WASHINGTON - Legislation to rescue the Savings Association Insurance Fund may require thrifts to repay past tax breaks, adding at least $2 billion to the industry's cleanup tab.
If Congress does decide to make thrifts pay back taxes on the so-called bad-debt reserve, the industry may withdraw its support of the Clinton administration's rescue plan.
"The thrift industry cannot recapitalize SAIF and pay the tax," said William A. Cooper, chairman of TCF Financial Corp., a Minneapolis-based thrift holding company. "It's more than we can afford."
Thrifts are supporting the administration's proposal to inject $6.1 billion into the fledgling insurance fund through a one-time fee on deposits. In exchange, the administration has agreed to back a merger of the thrift and bank insurance funds.
But the banking industry is pushing Congress to adopt a broader bill, including a plan to combine the bank and thrift charters. If the charters are merged, then the legislation would have to address the thrift industry's tax deduction.
The potential double whammy threatens to unravel the fragile alliance the thrift industry has forged with the administration.
So, industry leaders are hoping Congress heeds their protests and doesn't force a recapture of past "bad-debt reserve" tax breaks if it requires thrifts to switch to commercial bank charters.
Mr. Cooper's $7.5 billion-asset company would face a $30 million tax hit if it converted its thrifts to bank charters under current Internal Revenue Service rules. TCF's share of the $6.1 billion tab would be $40 million.
No reliable figures are available for the industry as a whole, but Washington thrift lobbyist Ken McLean estimates the total bill at $2 billion to $3 billion - or more.
Since 1953, when thrifts lost their full tax exemption, Congress has whittled the size of their bad-debt deduction from 100% of earnings to 60%, then 40%, and, in 1987, to 8%.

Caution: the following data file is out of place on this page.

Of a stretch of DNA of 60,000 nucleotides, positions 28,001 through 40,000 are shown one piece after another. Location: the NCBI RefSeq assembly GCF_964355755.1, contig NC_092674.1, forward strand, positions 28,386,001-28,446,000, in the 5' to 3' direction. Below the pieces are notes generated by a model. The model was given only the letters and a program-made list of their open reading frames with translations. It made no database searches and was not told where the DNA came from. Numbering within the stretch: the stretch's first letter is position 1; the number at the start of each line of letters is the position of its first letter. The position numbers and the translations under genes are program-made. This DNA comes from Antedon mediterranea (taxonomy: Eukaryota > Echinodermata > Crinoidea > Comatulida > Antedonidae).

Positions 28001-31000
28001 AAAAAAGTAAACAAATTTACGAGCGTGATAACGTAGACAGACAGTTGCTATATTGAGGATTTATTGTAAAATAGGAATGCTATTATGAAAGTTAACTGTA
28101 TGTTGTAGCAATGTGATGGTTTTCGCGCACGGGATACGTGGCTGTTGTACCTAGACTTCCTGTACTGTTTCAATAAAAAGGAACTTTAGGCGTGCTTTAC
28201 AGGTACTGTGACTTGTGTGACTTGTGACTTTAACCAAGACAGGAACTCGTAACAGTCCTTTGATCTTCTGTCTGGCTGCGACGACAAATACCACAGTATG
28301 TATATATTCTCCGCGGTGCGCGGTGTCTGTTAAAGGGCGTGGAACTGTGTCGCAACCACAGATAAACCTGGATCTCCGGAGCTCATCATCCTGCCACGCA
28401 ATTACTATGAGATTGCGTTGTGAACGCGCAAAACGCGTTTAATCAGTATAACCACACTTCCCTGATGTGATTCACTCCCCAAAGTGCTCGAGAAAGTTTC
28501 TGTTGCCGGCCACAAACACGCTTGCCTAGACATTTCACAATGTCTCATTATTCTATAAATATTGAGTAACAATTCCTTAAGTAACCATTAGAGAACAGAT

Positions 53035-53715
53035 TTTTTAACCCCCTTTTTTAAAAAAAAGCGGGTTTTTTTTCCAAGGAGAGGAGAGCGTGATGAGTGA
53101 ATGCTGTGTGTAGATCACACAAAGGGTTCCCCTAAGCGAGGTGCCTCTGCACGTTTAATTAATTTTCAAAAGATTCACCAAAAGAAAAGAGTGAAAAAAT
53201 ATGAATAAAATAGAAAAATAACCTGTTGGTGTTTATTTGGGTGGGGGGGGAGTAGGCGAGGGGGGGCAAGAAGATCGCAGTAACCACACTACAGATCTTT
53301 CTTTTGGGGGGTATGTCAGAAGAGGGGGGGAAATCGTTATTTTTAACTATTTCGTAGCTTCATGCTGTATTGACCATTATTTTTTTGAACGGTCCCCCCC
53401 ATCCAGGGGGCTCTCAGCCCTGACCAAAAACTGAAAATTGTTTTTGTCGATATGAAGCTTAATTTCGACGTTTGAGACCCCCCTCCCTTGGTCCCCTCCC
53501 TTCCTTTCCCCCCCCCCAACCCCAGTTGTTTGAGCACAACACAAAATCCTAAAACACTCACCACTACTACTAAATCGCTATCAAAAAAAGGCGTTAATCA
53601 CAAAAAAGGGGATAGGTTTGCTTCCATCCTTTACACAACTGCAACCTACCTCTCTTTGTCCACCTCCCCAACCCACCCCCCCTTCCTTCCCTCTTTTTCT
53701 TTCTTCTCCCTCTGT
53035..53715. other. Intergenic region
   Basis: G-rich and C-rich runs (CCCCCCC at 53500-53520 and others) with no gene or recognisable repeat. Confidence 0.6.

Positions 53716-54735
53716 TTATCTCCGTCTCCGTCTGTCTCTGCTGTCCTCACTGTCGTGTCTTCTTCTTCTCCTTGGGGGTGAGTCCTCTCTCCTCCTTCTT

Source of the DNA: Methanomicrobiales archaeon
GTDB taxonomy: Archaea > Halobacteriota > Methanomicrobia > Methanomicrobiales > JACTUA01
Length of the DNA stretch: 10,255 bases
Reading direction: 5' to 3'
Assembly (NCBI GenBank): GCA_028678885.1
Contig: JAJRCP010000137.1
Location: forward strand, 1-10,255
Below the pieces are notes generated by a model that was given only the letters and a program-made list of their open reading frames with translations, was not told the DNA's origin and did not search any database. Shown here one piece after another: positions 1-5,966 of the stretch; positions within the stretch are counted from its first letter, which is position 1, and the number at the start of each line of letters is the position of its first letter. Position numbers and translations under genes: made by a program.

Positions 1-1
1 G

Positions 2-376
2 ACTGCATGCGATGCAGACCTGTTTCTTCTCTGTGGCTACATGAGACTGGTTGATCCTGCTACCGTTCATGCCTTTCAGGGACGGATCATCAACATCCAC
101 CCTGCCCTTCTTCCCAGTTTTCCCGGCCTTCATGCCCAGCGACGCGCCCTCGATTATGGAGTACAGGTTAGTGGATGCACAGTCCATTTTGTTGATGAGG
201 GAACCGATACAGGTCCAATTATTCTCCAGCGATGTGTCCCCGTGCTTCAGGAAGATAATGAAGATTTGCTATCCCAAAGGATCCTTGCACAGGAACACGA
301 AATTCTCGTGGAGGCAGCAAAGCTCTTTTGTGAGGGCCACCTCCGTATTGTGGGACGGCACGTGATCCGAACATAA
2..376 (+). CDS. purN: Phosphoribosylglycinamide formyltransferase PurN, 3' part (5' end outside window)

At 8%, the deduction is not of great value to most thrifts, and few in the industry expect to keep it.
At best, thrift executives hope to be able to do what commercial banks under $500 million in assets can - deduct for tax purposes their average loan losses over the past six years. Bigger banks can only charge off actual loan losses each year.
But the bad-debt reserve thrifts have built up since 1953 - the difference between the allowed deduction and the institutions' actual loan losses - is another matter.
Not only would it be hard for many thrifts to afford the taxes on these reserves, say those involved in the industry, it wouldn't be fair.
"The way thrifts view it, the ability to deduct excess reserves in the past has been a subsidy to encourage thrifts to invest in housing - which they have done," said Mr. McLean.
Forcing thrifts to repay this money "would be a tremendous breach of contract between these institutions and the federal government," said Jack Schaffer, Illinois commissioner of savings and residential finance, in testimony earlier this month before the House Banking subcommittee on financial institutions.
The tax bill would be highest for conservative, well-run institutions that did not suffer heavy loan losses in the past, said Paul D. Borja, a financial institutions tax lawyer with Housley Goldberg Kantarian & Bronstein in Washington. "It's almost a penalty for efficiency," he added.
The Clinton administration is expected to issue its plan for handling the bad-debt reserve problem in late September or early October.